SKDKnickerbocker back in the news; chief-of-staff in NYC office was FCR flack; firm produced misleading Atlantic Yards brochures
The NYC chief-of-staff
consistent violation of that pledge.
From the SKDKnickerbocker web site:
Loren is a communications veteran specializing in directing corporate communications, crisis management and public affairs campaigns. Throughout his career, Loren has successfully delivered multifaceted national and regional campaigns by uniting and managing community leaders, elected officials and the media behind his clients’ missions and objectives.
Prior to joining SKDKnickerbocker, Loren served as Vice President of Government and Public Affairs for Forest City Ratner Companies (FCRC), one of the largest development companies in New York and owner of the NBA Nets franchise. As part of his duties, Loren handled all external communications for the multibillion-dollar firm. He also managed the development and implementation of the multi-year integrated public affairs campaign for the Atlantic Yards project resulting in multiple positive editorials in the New York Post, Daily News and New York Times.
Loren has worked in public relations for more than 10 years serving as a public relations, crisis management and public affairs consultant, advising and leading clients facing regulatory, legislative and public interest issues. Most prominent among Loren’s efforts was Madison Square Garden’s (MSG) campaign against the proposed New York Jets football stadium on the West Side of Manhattan.
Loren is a graduate of Colgate University, where he earned a B.A. in English in 1997.
As I wrote 5/10/06, Forest City Ratner's recent reality-bending brochure was the equivalent ofs a political campaign, produced by KnickerbockerSKD, which has worked on political campaigns and strategic communciations for major players, including Mayor Bloomberg. After all, why would the third page of the flier (right) offer a distorted fisheye photo, implying that the 8.5 acres of railyards constitute the majority of the 22-acre site.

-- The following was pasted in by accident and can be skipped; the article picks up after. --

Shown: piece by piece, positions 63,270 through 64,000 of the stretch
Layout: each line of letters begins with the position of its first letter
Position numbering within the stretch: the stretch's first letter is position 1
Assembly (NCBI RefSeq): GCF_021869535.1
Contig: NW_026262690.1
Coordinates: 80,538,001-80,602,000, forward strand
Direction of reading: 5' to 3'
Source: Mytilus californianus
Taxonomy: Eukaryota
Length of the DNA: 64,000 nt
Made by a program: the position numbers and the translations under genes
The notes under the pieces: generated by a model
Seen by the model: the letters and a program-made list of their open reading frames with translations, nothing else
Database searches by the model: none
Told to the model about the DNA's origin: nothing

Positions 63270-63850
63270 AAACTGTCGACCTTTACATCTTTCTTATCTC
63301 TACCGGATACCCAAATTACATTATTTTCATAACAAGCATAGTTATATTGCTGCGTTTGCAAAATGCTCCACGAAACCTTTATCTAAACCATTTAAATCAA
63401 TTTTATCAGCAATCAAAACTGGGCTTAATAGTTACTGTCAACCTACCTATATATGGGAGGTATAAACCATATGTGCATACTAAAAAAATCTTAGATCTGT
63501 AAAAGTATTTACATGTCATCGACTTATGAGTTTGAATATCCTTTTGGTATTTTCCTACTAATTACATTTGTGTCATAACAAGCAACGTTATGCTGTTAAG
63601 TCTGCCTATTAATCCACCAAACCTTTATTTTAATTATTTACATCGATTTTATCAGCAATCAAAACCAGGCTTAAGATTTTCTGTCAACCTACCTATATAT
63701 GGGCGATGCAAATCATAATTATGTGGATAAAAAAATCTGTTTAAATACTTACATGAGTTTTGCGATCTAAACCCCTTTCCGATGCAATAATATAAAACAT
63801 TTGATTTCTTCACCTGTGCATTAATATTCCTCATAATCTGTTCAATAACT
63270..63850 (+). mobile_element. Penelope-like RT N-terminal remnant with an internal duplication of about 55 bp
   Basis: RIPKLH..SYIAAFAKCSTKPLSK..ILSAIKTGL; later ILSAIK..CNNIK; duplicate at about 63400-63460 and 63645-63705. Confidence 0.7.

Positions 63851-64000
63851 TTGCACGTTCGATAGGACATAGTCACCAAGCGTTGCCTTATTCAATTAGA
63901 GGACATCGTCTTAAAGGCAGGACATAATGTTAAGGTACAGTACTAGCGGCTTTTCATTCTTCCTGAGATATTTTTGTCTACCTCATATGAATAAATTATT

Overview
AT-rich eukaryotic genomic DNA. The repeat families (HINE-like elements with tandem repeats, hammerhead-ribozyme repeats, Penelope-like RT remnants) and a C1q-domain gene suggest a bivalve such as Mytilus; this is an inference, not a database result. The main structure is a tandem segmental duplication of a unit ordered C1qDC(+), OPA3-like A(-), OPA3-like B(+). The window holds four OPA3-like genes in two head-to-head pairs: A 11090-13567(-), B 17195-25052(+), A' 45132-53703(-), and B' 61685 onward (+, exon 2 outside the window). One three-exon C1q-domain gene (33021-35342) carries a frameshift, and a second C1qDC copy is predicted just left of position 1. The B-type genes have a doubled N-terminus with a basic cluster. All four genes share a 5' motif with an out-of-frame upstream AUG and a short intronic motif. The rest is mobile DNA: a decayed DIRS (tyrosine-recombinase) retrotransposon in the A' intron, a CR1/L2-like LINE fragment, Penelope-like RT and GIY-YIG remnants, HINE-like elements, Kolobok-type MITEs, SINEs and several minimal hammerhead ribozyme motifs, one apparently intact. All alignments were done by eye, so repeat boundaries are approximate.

And just as newspapers like the Times regularly evaluate political commercials (including those by this firm) for accuracy, they should do the same for such developer p.r.. They didn't, and they haven't.
The only previous acknowledgement of the consultant's role was a 10/14/05 article by the New York Times, headlined To Build Arena, Developer First Builds Bridges, which stated:
Forest City Ratner also contracted with Knickerbocker SKD, a media consultant, to produce two promotional mailings, each going to more than 300,000 households in Brooklyn.That's strategy, not analysis.
There was no attempt by the Times to evaluate the content of those mailings, though the first one, especially, was deeply deceptive. For example, the flier (right) quoted gushing praise for the plan attributed to the New York Times, as if it were the newspaper's editorial voice, rather than identifying it as a statement from then-architectural critic Herbert Muschamp.
In a 1/7/02 New York Observer article headlined "Cuomo Gets Young Turks For 2002," WNYC's Andrea Bernstein reported that Josh Isay had formed a firm with Dan Klores--founder of the dkc firm handlings p.r. for Forest City Ratner.
KnickerbockerSKD emerged later, and an April 201 merger produced the new firm.
Both the corporate and the political clients ostensibly benefit from the same essential asset: Isay’s knowledge of how reporters, politicians and regulators process information.Here's the bottom line regarding Isay's choice of political clients, which likely applies to corporate clients, as well:
Certainly, he will not feel constrained by any sense of partisan duty. (As one of Isay's consultant friends put it, "Josh is highly motivated by making profit, which is fine.")
Overdue campaign finance filings from 18th Senatorial District candidate Tracy Boyland, who unsuccessfully challenged incumbent (and Atlantic Yards opponent) Velmanette Montgomery, show that the former City Council member, despite a candidacy launched two months before the September primary, indeed raised more than the $100 she reported at election time.
Was Boyland, in fact, the "Ratner candidate," as some charged? Not exactly, but there were some signficant intersections. As predicted by a source in the Crain's Insider, Boyland indeed used the same consulting firm--Knickerbocker SKD--that FCR uses for its deceptiveAtlantic Yards mailers. (As noted, Boyland told the Brooklyn Papers that she's friends with FCR's Bruce Bender, a former top City Council aide.)
Boyland spent $37,000 on Knickerbocker SKD's services. The candidate, who made virtually no publicly scheduled campaign appearances and avoided questions from reporters and newspaper editorial boards, inundated voters with mailings and also had campaign workers put up numerous posters and hand out literature outside polling places.